“He is still likely to see 450 or so ab vs right handed pitching, which would equate to 36 home runs based on his pace vs rhp last yr”

        Those are your words. Paint it whoever you want, that is extrapolation.

        And since you brought up fangraphs, almost every writer there will tell you that extrapolating numbers over a limited sample size isn’t the best way to do things.

        As for projections, Fangraphs (most of the writers anyway) have stated numerous times that projections from Zips are a nice guideline, but not always accurate as they don’t take every factor into consideration (age, experience, minor league production). Since you like projections, Streamer has Schwarber down for 25 home runs, 75 RBIs and a .261 average. How are those numbers any different than those of Brian McCann, or his projected line of 23 home runs, 67 RBIs and a .241 average. Are those projected 20 points of batting average worth 7 rounds in the draft?

        As for the statement that he did not have dangerous contact rates last year, there were 138 players with a better contact percentage, and taking out those 56 at bats versus lefties does not raise that 68.8% contact rate enough to rank him in the top 100. You don’t call that dangerously low?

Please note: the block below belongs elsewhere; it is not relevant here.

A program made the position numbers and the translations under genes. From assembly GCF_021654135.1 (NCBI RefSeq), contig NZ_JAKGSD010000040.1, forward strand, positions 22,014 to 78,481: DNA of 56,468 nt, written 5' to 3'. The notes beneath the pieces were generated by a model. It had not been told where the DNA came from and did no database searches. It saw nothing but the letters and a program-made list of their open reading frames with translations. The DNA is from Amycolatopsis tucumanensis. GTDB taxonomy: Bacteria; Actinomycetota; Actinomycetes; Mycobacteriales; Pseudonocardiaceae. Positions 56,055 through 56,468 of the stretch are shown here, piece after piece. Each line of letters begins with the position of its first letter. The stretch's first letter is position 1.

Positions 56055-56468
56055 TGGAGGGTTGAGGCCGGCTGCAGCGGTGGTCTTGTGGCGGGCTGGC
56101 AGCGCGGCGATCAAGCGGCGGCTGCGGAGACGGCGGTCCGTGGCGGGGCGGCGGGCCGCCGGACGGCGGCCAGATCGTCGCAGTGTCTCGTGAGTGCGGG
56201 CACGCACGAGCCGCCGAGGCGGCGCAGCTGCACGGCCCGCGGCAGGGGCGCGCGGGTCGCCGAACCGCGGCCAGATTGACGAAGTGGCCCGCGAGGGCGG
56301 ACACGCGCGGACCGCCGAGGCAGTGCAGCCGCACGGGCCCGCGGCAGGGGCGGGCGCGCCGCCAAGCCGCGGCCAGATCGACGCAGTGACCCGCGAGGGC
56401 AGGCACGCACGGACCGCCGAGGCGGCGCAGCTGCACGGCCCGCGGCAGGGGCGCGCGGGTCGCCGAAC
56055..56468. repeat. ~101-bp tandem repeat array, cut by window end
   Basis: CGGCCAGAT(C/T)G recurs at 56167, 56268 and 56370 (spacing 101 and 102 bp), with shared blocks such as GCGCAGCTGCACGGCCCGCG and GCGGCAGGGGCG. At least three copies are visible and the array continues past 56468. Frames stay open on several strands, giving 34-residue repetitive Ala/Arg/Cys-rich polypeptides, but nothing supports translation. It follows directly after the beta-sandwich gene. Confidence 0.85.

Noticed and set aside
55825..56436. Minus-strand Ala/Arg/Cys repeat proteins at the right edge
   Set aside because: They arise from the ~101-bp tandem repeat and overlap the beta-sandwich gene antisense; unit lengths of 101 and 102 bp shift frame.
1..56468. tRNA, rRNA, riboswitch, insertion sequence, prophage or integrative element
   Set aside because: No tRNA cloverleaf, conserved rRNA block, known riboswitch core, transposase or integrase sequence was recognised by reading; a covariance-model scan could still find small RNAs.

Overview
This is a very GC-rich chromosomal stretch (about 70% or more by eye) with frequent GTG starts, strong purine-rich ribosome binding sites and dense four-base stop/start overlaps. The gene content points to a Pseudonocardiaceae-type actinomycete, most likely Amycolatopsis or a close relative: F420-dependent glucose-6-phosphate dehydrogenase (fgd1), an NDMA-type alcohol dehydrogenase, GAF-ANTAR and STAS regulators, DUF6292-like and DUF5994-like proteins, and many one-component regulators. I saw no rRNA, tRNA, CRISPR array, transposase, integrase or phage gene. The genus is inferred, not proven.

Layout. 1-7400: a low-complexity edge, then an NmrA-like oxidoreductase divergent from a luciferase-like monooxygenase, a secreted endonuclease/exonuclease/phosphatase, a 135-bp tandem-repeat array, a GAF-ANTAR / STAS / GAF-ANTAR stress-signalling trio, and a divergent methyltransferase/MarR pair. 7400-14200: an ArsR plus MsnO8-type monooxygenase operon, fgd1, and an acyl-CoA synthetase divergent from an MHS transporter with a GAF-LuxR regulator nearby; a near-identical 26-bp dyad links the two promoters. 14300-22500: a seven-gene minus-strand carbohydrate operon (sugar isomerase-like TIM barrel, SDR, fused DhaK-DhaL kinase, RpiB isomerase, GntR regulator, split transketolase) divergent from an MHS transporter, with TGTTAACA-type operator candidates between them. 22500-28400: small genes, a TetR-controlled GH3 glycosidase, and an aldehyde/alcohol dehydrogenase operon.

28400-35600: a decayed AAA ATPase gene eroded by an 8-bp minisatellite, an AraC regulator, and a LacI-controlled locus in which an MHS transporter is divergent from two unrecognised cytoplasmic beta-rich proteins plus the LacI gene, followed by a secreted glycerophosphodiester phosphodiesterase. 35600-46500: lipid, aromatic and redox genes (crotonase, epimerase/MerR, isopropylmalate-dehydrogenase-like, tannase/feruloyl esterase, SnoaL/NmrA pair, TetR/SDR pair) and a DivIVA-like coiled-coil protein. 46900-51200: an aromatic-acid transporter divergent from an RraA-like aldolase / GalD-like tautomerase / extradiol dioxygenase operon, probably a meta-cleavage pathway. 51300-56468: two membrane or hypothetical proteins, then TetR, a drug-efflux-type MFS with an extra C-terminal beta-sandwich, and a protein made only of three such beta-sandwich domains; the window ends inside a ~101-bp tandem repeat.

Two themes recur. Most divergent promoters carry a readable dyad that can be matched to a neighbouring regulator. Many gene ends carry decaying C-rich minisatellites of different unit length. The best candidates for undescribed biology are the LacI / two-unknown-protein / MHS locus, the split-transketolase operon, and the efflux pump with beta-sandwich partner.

He had a 23.6% strikeout percentage versus righties. Using last years totals that puts him in the top 25 for strikeouts.
        There are a few names on that list that had success despite the strikeout totals, but all of those players had a better contact percentage than Schwarber. How can you say he did not have dangerous strikeout levels when the numbers clearly state that they do.

        I will admit, Schwarber is capable of dong everything you are saying he could do, but you also have to admit there are a bunch of red flags that say the opposite which could produce a season no better than Brian McCann. That is not third round draft material.

        I’ve seen the articles on Fangraphs and countless other publications stating that schwarber is worth being taken in the third/fourth rounds of a draft, but there are an equal number of articles outlining the pitfalls of selecting him too early

        1. “He is still likely to see 450 or so ab vs right handed pitching, which would equate to 36 home runs based on his pace vs rhp last yr”

          Lets read the next sentence…

          “Even if his hr pace vs rhp regresses some and he hits lets say 28 in 450 or so abs”

          I was simply giving you the number to which he would regress from. Youre copy and paste of my sentence couldnt be more void of context. Literally every projection I gave contained regression.